Iowa State Choirs: Iowa State Singers performs with talent


Iowa State Singers

Cj Eilers

It is 12:13 p.m. in 130 Music Hall, during Friday rehearsal for the Iowa State Singers. From his podium, James Rodde, the ensemble’s director of 13 years, motions for his students to rise out of their seats and congregate. With a few graceful waves of Rodde’s hands, the choir begins to fill the room with the music of David Dickau. A piece, entitled “If Music Could Be the Food of Love,” is to be sung at Friday’s presidential installation.

This is a typical day for the men and women of the Iowa State Singers, the university’s only mixed choir. The ensemble consists of 73 members, 37 men and 36 women, from a variety of different majors, and meets daily from 12:10 to 1 p.m. for rehearsal. The singers perform pieces ranging from classic Renaissance to more contemporary works.

“I want my students to touch the mind scripture of the music,” Rodde said. “My goal is they can have a full musical experience with each other. To experience on a mental, emotional and physical level with music.”

Students who wish to join the choir must do so through an audition with Rodde at the beginning of the academic year. First, anyone interest must bring in a solo as an audition piece. After performing the solo, Rodde provides a sight reading piece for the auditionee and focuses on tonal memory, the ability to remember and sing pitches in key after hearing them.

Clarissa Adams, sophomore in open option, described her experience auditioning last year as a freshman as scary but well worth it.

“I was very nervous,” Adams said. “But, I would tell anyone that would like to join any ISU choir to do it.”

The choir, along with having a director/conductor, has student sectional leaders. Each vocal part (soprano, alto, tenor, bass) has two section leaders, chosen by Rodde.

“Each leader must have the ability to lead and have the ear to hear mistakes,” Rodde said.

Alex Longnecker, senior in vocal music and one of the section leaders of the tenors, admits that while the choir is a large time commitment and only a single college credit, it is all worth it.

“Rehearsing with Rodde has given me direction on how to rehearse with a choir,” Longnecker said. “He picks up things we would never hear.”

Nick Prenger, another senior in vocal music and a bass section leader, also said the choir has made a positive impact on him, saying the choir “made me more conscious to blend with a musically mature group.”

A choir cabinet for the Iowa State Singers is also another way students are involved. The cabinet consists of a president, vice president, secretary, treasurer and two social chairs. All members are selected by the choir, as opposed to being selected by Rodde like the section leaders.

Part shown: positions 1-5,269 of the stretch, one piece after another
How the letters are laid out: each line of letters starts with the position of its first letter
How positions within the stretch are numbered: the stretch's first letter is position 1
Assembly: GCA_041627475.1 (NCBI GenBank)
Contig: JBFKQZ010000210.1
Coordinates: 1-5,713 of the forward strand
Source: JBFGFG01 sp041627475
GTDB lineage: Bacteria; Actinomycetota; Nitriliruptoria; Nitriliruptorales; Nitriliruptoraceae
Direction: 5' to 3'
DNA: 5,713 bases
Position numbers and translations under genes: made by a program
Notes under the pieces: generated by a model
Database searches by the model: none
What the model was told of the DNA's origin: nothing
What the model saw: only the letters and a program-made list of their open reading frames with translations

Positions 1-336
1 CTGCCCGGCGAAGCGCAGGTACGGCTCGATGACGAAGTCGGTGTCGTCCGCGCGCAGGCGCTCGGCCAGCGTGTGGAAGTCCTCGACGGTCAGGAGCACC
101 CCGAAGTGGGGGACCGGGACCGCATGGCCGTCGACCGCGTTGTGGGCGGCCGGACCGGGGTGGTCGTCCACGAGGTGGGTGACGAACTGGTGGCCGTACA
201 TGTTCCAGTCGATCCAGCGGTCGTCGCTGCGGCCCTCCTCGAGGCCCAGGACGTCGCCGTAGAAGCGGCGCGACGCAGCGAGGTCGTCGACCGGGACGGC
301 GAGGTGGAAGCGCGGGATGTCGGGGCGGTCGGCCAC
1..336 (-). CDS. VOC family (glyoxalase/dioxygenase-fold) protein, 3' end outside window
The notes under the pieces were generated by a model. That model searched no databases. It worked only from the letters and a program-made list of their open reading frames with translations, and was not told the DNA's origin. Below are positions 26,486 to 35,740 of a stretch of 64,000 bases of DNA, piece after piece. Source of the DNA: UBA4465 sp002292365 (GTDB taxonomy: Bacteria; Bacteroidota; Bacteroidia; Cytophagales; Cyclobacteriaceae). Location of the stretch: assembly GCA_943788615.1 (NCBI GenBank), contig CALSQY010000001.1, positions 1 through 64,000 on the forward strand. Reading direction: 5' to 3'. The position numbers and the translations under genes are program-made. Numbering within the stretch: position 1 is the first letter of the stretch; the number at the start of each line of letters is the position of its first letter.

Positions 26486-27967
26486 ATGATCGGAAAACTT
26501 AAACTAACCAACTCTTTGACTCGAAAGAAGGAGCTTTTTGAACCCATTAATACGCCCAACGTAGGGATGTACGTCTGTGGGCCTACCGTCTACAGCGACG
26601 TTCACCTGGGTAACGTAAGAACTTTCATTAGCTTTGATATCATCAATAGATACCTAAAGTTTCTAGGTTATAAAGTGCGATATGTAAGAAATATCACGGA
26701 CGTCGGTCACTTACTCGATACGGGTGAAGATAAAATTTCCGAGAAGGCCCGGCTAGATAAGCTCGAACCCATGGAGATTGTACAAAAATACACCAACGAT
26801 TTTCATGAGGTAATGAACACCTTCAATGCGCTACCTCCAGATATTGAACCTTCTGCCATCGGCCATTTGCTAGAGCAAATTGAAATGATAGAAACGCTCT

Along with performing locally for the ISU and Ames communities, the group has performed in other countries including Scandinavia, China, South Korea, the United Kingdom and the Baltics. In addition, the Iowa State Singers performed at the 2009 American Choral Directors Association National Convention, in Oklahoma. Being only one of four mixed choirs to be invited to the convention shows how successful the program is, Rodde said.

“We are very fortunate to be invited to such events,” Rodde said. “The people in Ames need to know that our choirs are being nationally recognized.”

Traditionally, the students sing “Bells of Iowa State,” as do other ensembles in the music department. The mixed choir also performs an annual madrigal concert in January. A madrigal is a vocal music composition that comes from Renaissance Italy and has become popular in some high school and college music programs in the United States. Students in the Iowa States Singers, like Adams, take pride in being part of the group.

“I really enjoy all the people who surround me,” Adams said. “Not only are they extremely gifted and talented, they are some of the greatest people I have met. True friends can really be made through this program.”

When asked what his favorite memory after being the director of Iowa State Singers for 13 years, Rodde at first didn’t think he had one.

“There is no one moment, but lots of memories like the National Convention in ‘09 in Oklahoma,” Rodde said. He later noted “some of the faces” he has seen during his time here.

While the performances themselves are important to him, Rodde enjoys the rehearsals as well, hoping that the students in his class can “walk away changed, a foot taller than when they walked in.”

The Iowa State Singers will have their first official concert Oct. 7 in West Des Moines, joining with Waukee High School’s choir. On Oct. 14, the choir will have a combined fall concert with the other ISU choirs in Stephens Auditorium, and then a stand alone concert on Oct. 21 in Music Hall.

To learn more about the Iowa State Singers, James Rodde, a schedule of events or about the other choirs at Iowa State, check out the music department’s choir page at: